Medical schools spend a considerable amount of effort and expense to ensure that physicians are rated regularly to monitor the quality of instruction. Additionally, these ratings are used as sources of promotion or as sources to determine educational awards.
While our initial hypothesis that white coats would alter students’ perceptions of physicians was disproven, our study demonstrated that gender and possibly race altered students’ ratings of the physicians in simulated clinical scenarios. The strength of the relationship between these attributes was variable but explained up to 52% of the variance in the context of trustworthiness. Notably, the perception of medical error in our cases was correlated with gender and case/Caucausian race, albeit weak.
As suggested by Rannelli et al., our study adds to the literature by suggesting that superficial physical traits may have an impact on physicians’ ratings by medical students . While students may not be conscious that they are influenced by physical characteristics, these observations seem consistent with the theory of impression formation, a dual processing model used to rate other individuals [10, 11]. This theory suggests that impressions start with stereotypes, which inform the rater’s initial a priori expectations of the situation. However, raters alter their appraisal of an individual as they gain insight into their behaviour. This dual model is based on the presence of both implicit and explicit memory [12, 13]. Implicit memory enables storage of previous experiences which inform our average expectations of any given context. In contrast, explicit memory provides rules which we apply when rating others’ behaviours. In our situation, the effect of gender and case/race persisted despite clinical information suggesting that these biases may be strong. While it is impossible for medical schools to eliminate bias in the evaluations process, it is possible that medical schools could monitor for bias in evaluations and act accordingly. At the very least, schools should be aware that bias could be having an impact on the evaluation of their faculty.
The presence of a white coat did not portend a better rating in our study. Even if an effect existed at a superficial level, it is appears to have been washed away by the context of the clinical information provided to the students. As to why white coats had a minimal impact on the results, it is possible that learners’ pre-exposure to white coats may have resulted in a decreased association of this symbol as a marker of competency and professional behaviour. Additionally, physicians’ behaviour or dressing habits in the hospital could have resulted in a diminished symbolism of the white coat in our center, or alternatively students now feel incorporated into this group.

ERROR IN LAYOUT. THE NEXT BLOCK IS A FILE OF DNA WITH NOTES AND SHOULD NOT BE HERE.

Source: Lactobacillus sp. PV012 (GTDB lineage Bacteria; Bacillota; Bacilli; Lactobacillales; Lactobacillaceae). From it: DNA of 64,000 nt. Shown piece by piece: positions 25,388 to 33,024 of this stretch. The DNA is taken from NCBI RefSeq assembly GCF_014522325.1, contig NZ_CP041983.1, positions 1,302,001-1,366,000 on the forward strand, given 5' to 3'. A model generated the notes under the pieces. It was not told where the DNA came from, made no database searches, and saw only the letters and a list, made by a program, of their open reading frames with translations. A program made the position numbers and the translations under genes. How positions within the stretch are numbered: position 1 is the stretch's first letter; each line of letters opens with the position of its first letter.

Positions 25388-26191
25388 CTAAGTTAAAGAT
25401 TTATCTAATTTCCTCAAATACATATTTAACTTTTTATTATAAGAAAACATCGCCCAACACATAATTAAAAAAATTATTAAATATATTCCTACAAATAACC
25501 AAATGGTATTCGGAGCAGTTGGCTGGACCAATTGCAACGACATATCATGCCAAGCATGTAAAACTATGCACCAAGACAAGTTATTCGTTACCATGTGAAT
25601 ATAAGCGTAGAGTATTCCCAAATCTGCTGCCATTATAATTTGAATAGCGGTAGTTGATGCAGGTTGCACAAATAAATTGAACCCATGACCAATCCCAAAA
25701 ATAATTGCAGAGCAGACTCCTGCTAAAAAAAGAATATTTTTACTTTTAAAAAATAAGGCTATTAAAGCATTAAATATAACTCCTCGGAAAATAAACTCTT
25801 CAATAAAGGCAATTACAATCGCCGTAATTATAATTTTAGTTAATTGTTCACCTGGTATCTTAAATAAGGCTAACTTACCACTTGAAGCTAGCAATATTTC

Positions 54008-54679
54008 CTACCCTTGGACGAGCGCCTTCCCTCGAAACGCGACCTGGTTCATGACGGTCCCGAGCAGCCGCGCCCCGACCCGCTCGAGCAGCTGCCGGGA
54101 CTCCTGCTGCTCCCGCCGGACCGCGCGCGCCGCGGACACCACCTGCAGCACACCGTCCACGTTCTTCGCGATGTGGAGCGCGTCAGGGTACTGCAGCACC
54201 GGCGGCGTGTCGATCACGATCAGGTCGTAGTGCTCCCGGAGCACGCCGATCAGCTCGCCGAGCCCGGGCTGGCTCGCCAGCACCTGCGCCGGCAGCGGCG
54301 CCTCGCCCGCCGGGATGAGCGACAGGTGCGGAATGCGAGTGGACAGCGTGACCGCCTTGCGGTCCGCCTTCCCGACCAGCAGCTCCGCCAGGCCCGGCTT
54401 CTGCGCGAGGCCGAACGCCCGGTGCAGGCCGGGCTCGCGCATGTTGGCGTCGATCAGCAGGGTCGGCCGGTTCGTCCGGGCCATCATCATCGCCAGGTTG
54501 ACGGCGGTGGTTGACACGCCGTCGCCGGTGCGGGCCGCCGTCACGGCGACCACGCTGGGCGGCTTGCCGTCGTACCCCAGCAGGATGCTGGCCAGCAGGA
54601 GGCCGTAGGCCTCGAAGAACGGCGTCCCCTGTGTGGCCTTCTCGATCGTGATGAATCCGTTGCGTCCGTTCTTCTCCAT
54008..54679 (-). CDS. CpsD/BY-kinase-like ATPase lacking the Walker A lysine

Our study has limitations that may impact the interpretation of our results. The analyses in this paper are exploratory and should be interpreted with caution. While we tried to create realistic clinical scenarios, it is possible that students’ impressions would have been different in a real-life context after talking or interacting with a physician. Unfortunately, we did not collect the gender or race of students that completed the survey and therefore we are unable to tease out the effect that these had on the outcomes. However, based on class demographics we can be confident that there was a majority of women who completed the study due to the fact that even if all the men in the class had participated (which is unlikely) they still would have formed a minority of participants. It could be argued that we did not show students the pictures without clinical information to determine a baseline rating to allow further interpretation of the results. We feel this condition was completely unrealistic and only biases that endure despite clinical information would have any real world implications. Finally, while we tried to standardize the seriousness of errors across the groups, however, there may have been variability in how the students would have viewed the seriousness of these errors. It should also be noted that this study was completed in a single centre which limits the generalizability of our results. Finally, only second year medical students were included and while it is unlikely that experience would alter ratings, it is possible that more experienced learners or other allied health professionals may have different results.